28th July 2019
Light rain was falling when I arrived at Liseberg, but despite the less than ideal conditions the parking lot was completely full. A few hopeful vehicles were weaving back and forth in the hope of finding a vacated space, but after five minutes in their company I was forced to concede defeat. Plan B turned out to be a multi-storey garage on Södra Vägen, which was convenient for the park but decidedly suboptimal from a financial perspective; in addition to an hourly fee it was necessary to pay up front, forcing me to guess the length of my visit. Why it wasn't possible to pay on exit like every other similar facility worldwide is anyone's guess.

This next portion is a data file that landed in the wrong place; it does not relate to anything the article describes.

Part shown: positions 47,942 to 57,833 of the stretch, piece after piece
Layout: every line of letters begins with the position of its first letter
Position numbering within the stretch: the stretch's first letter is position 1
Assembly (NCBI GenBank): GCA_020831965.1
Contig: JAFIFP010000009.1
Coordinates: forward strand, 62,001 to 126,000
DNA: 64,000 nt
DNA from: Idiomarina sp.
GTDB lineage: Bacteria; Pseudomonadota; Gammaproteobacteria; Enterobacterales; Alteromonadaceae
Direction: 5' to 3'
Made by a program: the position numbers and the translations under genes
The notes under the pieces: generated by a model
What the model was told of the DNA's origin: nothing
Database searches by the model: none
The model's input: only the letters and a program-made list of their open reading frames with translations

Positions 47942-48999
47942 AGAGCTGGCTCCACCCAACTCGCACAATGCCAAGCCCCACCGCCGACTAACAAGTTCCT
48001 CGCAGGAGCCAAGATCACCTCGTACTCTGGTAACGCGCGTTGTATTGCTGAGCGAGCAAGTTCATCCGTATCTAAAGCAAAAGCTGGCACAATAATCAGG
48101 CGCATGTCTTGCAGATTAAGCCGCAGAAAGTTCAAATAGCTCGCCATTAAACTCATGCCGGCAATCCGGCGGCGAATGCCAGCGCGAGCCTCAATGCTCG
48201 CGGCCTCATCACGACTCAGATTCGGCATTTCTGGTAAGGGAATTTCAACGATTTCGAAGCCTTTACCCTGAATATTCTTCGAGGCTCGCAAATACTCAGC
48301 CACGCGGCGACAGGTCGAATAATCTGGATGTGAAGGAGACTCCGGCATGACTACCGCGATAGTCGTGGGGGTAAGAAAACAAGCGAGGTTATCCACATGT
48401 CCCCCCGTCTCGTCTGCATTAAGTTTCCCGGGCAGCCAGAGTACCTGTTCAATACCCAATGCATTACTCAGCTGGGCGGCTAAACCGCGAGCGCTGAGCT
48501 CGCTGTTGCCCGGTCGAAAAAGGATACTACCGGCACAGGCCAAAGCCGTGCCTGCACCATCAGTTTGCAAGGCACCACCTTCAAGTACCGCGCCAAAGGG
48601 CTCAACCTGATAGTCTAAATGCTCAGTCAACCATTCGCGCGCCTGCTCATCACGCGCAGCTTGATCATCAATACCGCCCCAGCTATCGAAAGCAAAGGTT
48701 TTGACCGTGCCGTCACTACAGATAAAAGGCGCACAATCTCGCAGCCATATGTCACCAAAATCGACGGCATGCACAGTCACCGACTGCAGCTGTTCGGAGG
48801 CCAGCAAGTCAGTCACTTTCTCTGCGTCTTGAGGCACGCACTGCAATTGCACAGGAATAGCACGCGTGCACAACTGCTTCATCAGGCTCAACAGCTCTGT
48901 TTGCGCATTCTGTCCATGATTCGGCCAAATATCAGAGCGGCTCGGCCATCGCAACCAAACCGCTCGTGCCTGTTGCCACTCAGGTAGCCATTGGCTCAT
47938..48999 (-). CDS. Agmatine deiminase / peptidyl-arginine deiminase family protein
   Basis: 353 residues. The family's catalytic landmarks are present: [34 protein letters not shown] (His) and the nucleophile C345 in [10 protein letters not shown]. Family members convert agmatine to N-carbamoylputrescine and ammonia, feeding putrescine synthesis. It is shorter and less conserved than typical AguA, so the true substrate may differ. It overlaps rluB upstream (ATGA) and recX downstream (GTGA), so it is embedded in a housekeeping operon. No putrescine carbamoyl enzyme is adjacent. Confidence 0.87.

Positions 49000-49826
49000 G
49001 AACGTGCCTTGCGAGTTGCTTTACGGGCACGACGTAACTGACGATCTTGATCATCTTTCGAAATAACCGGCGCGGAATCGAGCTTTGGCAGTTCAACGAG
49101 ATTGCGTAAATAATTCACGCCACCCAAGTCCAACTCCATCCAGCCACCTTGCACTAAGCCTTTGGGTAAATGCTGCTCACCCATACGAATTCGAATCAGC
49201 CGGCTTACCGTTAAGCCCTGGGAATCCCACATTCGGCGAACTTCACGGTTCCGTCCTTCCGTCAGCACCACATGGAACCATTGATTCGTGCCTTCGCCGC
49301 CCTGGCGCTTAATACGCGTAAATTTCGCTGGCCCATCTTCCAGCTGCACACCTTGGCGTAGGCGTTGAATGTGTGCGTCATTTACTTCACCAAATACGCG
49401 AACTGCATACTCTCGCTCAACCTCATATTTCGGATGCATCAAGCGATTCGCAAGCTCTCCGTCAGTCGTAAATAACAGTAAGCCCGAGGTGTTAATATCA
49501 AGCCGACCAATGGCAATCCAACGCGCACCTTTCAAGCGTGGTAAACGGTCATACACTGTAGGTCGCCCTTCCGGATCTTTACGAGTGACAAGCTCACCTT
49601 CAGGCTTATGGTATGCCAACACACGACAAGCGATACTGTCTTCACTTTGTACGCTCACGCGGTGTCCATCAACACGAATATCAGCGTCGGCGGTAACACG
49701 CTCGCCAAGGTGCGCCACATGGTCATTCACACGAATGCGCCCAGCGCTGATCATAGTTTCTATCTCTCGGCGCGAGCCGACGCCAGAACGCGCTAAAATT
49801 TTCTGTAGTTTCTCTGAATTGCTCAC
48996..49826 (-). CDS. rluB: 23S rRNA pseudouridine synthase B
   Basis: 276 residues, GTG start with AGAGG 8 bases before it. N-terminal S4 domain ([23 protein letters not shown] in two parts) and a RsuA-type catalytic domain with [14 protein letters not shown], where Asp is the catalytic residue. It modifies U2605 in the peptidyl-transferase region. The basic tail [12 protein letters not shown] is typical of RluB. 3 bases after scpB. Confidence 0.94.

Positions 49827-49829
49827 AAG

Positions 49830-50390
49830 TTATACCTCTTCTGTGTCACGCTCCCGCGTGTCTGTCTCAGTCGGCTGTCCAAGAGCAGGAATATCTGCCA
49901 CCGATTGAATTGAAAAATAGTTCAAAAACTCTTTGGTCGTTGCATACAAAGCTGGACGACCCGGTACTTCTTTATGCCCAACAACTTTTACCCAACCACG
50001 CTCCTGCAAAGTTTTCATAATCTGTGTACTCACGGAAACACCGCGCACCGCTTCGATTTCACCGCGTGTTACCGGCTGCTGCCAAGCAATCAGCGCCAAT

I'd been planning to buy my admission at the gate, but a fellow enthusiast made me aware that online purchases include a complimentary fast track ticket giving timed access slots for four rides. This deal was only available on the Swedish language website for some reason, but judicious use of Google Translate got me over that hurdle. I booked myself late afternoon slots for the four major coasters, and the time savings worked well; despite the crowds I managed eight rides in a little over four hours without rushing. In an ideal world I'd have stayed longer and done more, but the drive back to my hotel was three and a half hours and I wanted to arrive before my personal battery ran out.